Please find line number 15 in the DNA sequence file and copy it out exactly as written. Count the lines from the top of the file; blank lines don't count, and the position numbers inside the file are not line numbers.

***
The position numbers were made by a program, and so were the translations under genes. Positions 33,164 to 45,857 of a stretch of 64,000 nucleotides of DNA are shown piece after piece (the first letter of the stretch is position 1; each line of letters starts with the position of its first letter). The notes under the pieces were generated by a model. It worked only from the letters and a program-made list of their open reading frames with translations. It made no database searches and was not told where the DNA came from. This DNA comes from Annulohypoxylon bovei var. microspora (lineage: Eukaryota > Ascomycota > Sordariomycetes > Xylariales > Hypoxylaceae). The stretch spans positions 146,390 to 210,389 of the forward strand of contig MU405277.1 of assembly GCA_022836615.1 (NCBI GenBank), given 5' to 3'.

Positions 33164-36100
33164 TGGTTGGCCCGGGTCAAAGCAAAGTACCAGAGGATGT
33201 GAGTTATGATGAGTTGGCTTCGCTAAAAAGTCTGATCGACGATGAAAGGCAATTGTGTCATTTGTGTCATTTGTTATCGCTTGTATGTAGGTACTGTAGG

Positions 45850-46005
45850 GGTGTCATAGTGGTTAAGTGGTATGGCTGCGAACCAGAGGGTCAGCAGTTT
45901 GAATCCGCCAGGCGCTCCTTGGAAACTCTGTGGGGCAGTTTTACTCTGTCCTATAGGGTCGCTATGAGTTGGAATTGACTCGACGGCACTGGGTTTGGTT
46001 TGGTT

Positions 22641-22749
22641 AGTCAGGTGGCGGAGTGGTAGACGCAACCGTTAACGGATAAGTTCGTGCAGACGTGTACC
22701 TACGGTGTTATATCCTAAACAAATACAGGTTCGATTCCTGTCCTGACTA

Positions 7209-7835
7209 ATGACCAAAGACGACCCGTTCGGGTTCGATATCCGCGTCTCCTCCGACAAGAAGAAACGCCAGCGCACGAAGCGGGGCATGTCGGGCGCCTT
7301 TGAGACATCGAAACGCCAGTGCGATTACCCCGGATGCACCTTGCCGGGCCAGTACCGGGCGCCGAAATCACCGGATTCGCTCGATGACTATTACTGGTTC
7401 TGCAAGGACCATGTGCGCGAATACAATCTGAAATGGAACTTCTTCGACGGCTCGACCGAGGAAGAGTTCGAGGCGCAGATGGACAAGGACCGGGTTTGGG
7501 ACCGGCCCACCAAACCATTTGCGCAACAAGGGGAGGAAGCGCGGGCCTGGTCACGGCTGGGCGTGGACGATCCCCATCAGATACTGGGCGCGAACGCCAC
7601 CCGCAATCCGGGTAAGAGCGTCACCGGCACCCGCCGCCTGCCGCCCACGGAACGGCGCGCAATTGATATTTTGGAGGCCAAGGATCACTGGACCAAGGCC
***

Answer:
7401 TGCAAGGACCATGTGCGCGAATACAATCTGAAATGGAACTTCTTCGACGGCTCGACCGAGGAAGAGTTCGAGGCGCAGATGGACAAGGACCGGGTTTGGG